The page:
Fast is the watchword: An industrial design or genetic analysis, for example, which may normally require three to six months, can be completed in an hour using the supercomputer.
The system also supports smartcity applications, including traffic management.
So far, seven subcenters have been established in Guangzhou, Zhuhai, Zhongshan, Shenzhen, Huizhou and Foshan in Guangdong to facilitate innovation. And others are being considered for Dongguan and Zhaoqing.
Midea, a leading home-appliances maker in China, has been using the services of the National Supercomputer Center in Guangzhou since 2017. And with digital-simulation technology, calculation time can be reduced from two to three weeks to one or two days, says Chen Feifan, advanced research senior engineer of the group's small-domestic-appliance division.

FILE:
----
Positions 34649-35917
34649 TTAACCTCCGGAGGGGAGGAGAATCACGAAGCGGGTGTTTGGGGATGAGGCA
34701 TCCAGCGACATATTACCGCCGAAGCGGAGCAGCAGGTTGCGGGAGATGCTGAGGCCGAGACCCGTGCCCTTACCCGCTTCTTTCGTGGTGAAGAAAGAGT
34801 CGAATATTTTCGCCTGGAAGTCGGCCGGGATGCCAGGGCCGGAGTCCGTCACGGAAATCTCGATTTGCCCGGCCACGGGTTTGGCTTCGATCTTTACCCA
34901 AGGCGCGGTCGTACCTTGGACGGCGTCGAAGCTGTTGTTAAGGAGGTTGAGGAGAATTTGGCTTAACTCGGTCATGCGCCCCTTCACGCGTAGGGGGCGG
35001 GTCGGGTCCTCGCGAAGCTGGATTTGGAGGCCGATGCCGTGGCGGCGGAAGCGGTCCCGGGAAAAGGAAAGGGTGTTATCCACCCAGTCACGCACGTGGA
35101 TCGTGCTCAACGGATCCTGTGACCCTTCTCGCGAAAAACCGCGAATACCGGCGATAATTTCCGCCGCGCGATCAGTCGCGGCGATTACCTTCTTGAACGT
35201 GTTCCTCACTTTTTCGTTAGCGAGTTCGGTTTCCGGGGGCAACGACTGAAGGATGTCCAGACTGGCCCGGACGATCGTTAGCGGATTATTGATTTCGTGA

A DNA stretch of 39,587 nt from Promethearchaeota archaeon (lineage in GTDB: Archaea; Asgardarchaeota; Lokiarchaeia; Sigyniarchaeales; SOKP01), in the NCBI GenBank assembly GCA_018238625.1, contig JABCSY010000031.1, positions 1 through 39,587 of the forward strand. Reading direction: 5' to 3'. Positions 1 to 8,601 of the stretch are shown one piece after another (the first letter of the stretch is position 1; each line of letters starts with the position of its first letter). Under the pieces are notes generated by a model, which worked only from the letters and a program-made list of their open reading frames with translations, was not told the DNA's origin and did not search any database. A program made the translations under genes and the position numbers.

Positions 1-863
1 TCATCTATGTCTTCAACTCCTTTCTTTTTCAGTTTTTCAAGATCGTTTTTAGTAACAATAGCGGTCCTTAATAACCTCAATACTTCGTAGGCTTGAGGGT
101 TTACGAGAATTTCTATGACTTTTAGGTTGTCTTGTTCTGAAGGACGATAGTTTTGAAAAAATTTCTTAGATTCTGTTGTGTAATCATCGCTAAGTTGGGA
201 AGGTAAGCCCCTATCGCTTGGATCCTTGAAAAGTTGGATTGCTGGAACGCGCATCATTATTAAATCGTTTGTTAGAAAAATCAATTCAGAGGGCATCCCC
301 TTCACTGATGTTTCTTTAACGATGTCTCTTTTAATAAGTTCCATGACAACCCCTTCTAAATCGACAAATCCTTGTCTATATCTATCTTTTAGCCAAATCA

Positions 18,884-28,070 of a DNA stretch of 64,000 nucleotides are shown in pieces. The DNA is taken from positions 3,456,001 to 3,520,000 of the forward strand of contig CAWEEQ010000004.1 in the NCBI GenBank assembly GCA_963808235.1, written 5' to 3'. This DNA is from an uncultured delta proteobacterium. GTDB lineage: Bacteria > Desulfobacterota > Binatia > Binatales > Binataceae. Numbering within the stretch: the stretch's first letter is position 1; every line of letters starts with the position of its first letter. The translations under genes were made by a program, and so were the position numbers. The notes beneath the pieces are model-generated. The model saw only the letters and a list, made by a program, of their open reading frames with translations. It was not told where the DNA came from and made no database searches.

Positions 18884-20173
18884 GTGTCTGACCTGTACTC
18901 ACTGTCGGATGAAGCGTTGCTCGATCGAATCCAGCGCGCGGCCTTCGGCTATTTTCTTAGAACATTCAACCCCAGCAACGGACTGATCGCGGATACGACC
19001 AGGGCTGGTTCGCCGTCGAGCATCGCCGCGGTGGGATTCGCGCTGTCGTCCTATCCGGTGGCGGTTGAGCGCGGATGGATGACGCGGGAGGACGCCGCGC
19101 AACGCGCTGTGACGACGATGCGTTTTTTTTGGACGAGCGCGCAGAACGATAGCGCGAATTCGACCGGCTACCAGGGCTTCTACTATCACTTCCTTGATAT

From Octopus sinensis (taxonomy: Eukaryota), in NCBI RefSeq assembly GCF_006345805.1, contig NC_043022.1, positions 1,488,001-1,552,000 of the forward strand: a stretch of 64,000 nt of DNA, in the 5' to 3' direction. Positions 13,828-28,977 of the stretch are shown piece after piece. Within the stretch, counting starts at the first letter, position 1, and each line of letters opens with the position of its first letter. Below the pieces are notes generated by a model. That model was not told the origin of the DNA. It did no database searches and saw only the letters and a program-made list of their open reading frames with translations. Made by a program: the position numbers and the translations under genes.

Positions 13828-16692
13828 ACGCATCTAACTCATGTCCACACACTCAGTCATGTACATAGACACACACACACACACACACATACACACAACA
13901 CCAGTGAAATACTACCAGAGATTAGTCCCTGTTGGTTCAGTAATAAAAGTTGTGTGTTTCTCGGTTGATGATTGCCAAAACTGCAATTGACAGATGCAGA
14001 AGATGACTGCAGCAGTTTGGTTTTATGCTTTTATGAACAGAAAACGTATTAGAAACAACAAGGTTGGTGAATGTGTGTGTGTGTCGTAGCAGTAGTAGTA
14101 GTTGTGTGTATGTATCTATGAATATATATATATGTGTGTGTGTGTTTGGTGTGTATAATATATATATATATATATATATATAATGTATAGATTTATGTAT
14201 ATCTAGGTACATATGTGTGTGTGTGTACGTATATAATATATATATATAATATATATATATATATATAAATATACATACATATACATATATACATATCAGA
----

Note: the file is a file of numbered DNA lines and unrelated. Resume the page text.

"Midea has been speeding up its input in fundamental technology research," Chen says.
The Hong Kong University of Science and Technology's Fok Ying-tung Research Institute has been aided by the supercomputer center in doing oceanic-simulation research involving the South China Sea, as well as for research in biomacromolecule simulation, nanotechnology and mechanical engineering, says Gao Min, division manager at the institute.
A great deal of tech research would be impossible without supercomputers, he says.
Through a multiservice transfer platform, the supercomputing system is connected through its subcenter at Gao's institute in Guangzhou's Nansha district to Hong Kong University of Science and Technology, from which the system extends to some other universities in Hong Kong.
Universities also use the services of the National Supercomputer Center in Guangzhou. And many teachers are using it in a substantial way, Gao says. He hopes to extend the service to all eight universities in Hong Kong.
A supercomputer alliance covering Guangdong and the Hong Kong and Macao special administrative regions was set up last year.
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